Visitor Question

Which Insurance Company Should I File a Claim Against?

Submitted By: Anonymous (USA)

I was in an accident where the other driver was at fault and admitted it. He had auto insurance for himself but the vehicle was not registered on his insurance. The owner of the vehicle does not have auto insurance.

So will the driver’s insurance still be liable as a secondary insurance? Which insurance company should I file the claim against? Thanks.

Disclaimer: Our response is not formal legal advice and does not create an attorney-client relationship. It is generic legal information based on the very limited information provided. Do not rely upon the information in our response, or anywhere else on this site, when deciding the proper course of a legal matter. Always get a personalized case review from a local attorney.

Answer

Dear Anonymous,

You should report the collision to the driver’s insurance company. In almost all cases the insurance follows the driver, and not the car. If he indeed admitted fault there should not be a problem collecting compensation from his insurance company.

We urge you to call the toll free number which should be located on the driver’s insurance card. Report the collision. By now the driver should have already contacted his insurance company to report the collision. Hopefully when he did he admitted to the insurance company’s representative, or its “Claims Adjuster,” his liability.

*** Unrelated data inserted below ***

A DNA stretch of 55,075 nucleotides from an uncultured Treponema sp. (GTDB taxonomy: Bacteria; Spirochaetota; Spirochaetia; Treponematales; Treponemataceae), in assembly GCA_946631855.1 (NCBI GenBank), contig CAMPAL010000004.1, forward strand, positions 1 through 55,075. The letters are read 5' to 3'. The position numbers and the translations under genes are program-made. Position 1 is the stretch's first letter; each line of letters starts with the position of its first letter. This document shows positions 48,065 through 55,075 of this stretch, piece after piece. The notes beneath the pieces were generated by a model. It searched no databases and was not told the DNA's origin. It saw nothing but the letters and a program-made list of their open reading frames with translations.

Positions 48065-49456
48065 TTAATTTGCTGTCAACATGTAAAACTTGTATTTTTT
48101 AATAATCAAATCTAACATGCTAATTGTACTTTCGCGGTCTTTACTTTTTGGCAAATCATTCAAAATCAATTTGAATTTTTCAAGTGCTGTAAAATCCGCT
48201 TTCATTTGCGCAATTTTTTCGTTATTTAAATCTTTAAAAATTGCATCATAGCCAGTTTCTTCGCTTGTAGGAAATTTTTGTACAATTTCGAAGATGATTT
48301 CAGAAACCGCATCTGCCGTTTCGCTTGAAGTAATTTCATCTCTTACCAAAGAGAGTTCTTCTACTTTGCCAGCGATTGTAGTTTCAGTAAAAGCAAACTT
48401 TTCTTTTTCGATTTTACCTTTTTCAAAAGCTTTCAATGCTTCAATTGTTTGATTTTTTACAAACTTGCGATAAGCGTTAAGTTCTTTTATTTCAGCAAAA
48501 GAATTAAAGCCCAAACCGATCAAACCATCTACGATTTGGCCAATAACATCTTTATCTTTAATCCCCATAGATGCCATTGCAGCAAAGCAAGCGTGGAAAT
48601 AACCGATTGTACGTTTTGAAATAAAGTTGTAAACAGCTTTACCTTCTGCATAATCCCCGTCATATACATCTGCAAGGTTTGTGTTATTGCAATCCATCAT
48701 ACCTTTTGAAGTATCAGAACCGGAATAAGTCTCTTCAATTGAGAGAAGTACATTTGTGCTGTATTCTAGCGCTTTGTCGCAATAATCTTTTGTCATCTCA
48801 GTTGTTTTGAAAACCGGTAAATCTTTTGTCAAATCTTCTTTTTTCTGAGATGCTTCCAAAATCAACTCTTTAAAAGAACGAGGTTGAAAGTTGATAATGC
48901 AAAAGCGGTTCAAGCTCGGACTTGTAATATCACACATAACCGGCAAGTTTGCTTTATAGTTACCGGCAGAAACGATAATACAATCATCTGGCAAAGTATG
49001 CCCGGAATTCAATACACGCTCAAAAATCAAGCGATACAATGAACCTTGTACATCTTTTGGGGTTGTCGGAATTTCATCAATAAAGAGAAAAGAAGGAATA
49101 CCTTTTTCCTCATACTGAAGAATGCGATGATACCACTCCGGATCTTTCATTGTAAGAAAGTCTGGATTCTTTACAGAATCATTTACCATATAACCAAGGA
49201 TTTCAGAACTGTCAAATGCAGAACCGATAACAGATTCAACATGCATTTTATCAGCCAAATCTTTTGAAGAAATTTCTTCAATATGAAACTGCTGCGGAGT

If he filed a claim there will be a Claim Number. When you do call his insurance company they will direct you to the Claims Adjuster already assigned to investigate the case. Be sure to ask the Adjuster for the Claim Number. The number will be your reference for this collision throughout the investigation.

You did not indicate if you suffered any injuries. If you were injured be sure to advise the Adjuster so she can pay for your medical treatment and therapy, if any.

We also urge you to report the collision to your own insurance company. You want to do so because if the driver does not have sufficient insurance to cover your vehicle’s repairs and any medical treatment or therapy you may need, they will in all probability pay the difference, especially if you have Uninsured Motorist coverage.

As long as the driver admitted liability and his insurance company has agreed to pay, reporting the collision to your own insurance company will not be a “black mark” on your record.

If your insurance company has to make up the difference because the driver did not have sufficient insurance to pay for all of your damages they will “subrogate” meaning they will seek reimbursement from the driver himself.

The above is general information. Laws change frequently, and across jurisdictions. You should get a personalized case evaluation from a licensed attorney. Find a local attorney to give you a free case review here , or call (888) 647-2490.

Best of luck,

Published: August 8, 2011

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